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VICE UK blames “Brexit uncertainty” for financial losses

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For all the things the lengthy and often controversial process of the UK leaving the European Union (EU) has been blamed for, this one might be a first – a digital publishing giant says it’s Brexit that’s behind a significant downturn in its business.

Namely, Vice’s UK operation is pointing the finger at Brexit for the massive losses in that country, Press Gazette reports.

The media trade magazine writes that the American publishing brand catering to and targeting millennials has seen pre-tax loses in the UK increase by 75 percent in 2018, to reach £3.9 million.

Vice UK’s business includes not only the publisher’s own websites but also third-party partners distributing its content and selling ads. And this business is suffering with revenues down to £17.3 million in 2018 from £25.7 million the year before, according to the report.

The question then naturally becomes why – and the struggling publisher’s global senior advisor Matthew Elek, previously in charge of Europe, Middle East, and Africa during the times these losses accumulated – said that Vice sustained most financial damage in the European Union, “due to the uncertainty surrounding Brexit negotiations.”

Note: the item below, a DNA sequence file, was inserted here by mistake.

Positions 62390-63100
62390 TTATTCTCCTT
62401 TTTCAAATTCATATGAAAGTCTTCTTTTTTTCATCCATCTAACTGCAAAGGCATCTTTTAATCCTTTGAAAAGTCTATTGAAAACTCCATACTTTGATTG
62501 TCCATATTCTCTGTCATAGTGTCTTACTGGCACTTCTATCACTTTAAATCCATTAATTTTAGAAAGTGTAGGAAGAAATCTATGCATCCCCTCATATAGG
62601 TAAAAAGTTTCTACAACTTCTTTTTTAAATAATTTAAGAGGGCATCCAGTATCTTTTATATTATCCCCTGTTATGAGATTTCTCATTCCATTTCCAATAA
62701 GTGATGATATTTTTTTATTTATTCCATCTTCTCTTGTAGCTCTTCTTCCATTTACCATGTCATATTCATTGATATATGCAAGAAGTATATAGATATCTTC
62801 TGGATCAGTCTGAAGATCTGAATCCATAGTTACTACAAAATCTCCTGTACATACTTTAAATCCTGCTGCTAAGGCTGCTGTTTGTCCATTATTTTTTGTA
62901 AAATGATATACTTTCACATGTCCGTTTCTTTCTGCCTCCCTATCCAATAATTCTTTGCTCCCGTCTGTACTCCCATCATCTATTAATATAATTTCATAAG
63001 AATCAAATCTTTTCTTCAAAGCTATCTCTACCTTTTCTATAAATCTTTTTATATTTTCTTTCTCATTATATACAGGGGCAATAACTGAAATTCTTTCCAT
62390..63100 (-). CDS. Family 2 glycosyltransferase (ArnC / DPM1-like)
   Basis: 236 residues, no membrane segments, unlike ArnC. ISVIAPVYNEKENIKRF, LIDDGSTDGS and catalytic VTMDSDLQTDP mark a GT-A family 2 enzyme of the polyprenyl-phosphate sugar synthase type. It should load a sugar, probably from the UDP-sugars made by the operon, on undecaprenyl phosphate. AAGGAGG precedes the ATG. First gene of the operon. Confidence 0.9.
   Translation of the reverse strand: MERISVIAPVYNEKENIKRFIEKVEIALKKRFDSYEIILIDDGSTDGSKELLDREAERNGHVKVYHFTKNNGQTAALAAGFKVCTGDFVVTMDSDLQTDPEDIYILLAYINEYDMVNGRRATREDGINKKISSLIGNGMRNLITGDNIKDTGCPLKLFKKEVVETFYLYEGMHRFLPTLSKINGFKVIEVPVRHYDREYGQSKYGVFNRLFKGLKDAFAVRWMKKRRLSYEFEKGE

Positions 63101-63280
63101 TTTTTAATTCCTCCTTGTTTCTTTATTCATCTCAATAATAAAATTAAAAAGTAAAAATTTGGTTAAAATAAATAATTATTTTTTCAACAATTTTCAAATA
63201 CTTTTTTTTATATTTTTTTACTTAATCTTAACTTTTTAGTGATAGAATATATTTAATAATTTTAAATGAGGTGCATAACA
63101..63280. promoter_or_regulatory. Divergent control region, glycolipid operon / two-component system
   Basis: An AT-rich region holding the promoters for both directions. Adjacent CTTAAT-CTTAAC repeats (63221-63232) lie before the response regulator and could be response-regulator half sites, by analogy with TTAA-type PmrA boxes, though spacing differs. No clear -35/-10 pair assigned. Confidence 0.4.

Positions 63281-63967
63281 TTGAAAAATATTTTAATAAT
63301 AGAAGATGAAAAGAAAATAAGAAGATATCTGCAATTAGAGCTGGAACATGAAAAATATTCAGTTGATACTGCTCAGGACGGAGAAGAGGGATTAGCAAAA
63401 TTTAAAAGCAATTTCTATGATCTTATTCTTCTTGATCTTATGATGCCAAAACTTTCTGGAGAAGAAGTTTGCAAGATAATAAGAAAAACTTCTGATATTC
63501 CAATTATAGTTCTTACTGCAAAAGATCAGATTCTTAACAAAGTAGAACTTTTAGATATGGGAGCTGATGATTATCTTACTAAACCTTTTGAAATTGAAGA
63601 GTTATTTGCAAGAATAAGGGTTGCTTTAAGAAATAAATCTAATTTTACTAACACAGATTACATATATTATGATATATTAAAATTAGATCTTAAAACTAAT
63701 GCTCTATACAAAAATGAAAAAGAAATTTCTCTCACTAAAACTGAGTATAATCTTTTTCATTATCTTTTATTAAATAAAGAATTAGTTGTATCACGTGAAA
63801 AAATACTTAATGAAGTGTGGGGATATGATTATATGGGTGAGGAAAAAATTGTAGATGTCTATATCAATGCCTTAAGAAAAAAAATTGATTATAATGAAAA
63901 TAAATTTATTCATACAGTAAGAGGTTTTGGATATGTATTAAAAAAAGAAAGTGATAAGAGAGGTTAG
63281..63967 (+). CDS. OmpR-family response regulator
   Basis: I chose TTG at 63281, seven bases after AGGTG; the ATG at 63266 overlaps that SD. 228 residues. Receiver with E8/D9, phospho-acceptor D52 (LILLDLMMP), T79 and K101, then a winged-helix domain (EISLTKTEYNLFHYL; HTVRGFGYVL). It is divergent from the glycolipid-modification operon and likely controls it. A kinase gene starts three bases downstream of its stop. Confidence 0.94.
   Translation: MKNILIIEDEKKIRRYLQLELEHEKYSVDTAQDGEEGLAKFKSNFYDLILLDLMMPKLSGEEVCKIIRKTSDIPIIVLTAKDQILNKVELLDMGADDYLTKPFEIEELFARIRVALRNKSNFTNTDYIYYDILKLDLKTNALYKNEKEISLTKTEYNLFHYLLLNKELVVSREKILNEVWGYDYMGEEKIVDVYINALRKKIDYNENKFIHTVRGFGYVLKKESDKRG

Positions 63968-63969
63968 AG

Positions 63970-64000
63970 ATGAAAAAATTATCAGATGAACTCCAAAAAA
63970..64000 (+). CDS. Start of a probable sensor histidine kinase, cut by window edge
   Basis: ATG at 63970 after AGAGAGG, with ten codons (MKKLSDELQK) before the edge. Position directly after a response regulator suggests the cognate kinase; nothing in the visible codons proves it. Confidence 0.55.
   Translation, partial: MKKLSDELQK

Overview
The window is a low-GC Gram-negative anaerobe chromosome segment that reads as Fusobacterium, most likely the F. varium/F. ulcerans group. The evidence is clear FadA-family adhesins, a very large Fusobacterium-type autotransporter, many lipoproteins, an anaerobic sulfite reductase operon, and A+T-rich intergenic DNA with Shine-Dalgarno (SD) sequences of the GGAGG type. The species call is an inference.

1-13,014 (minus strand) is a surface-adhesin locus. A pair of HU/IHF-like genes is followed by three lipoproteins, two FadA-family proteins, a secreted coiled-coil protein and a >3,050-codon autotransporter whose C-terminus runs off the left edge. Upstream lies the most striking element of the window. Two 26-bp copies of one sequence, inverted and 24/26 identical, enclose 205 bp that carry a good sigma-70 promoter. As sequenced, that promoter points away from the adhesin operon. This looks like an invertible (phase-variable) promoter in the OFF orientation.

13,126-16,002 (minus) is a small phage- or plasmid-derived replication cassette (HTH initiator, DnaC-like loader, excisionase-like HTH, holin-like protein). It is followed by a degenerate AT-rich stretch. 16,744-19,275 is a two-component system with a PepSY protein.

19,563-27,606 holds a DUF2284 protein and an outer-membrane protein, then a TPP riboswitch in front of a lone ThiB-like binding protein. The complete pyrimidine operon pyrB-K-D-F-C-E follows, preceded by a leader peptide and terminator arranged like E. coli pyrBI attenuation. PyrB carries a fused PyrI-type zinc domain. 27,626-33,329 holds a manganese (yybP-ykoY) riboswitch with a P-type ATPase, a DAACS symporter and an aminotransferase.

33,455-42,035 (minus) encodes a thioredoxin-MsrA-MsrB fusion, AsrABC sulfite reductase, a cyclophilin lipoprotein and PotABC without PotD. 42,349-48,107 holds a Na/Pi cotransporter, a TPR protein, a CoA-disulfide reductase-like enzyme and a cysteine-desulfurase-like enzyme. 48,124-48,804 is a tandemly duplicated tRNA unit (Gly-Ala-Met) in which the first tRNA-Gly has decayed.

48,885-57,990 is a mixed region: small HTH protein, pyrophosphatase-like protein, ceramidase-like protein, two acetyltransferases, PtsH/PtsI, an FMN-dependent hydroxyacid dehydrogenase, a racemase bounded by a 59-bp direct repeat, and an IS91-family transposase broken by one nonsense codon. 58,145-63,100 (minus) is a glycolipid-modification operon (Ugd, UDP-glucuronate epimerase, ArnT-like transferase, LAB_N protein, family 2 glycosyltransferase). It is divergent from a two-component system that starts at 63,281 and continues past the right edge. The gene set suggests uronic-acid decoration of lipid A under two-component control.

The decrease in revenues happened in the digital and production sectors, Elek also reveals, adding that the drop was sharp – from £10.5 million in 2017 to £4.7 million in 2018, in this market.

But neither Elek nor the report go into how UK’s nearly 4-year negotiations and internal political crises linked to the process of leaving EU membership managed to reflect poorly on Vice UK’s business – much less so as allegedly “the driving factor” behind the significant decline.

Regardless of the business performance, it seems that the US-based parent company will continue to prop up Vice UK financially for at least another year.

However, jobs are being lost along with revenues, with Vice UK employing 186 people in 2018, down from 193 – and all this happening before Vice Media announcing in February 2019 it would cut its workforce by ten percent globally, including in the UK.

Vice is also looking for other ways to salvage its business, by making changes and mergers both content and administration-wise. All in all, it would seem the so-called “new media” continue to struggle in the digital era just like traditional publishers,

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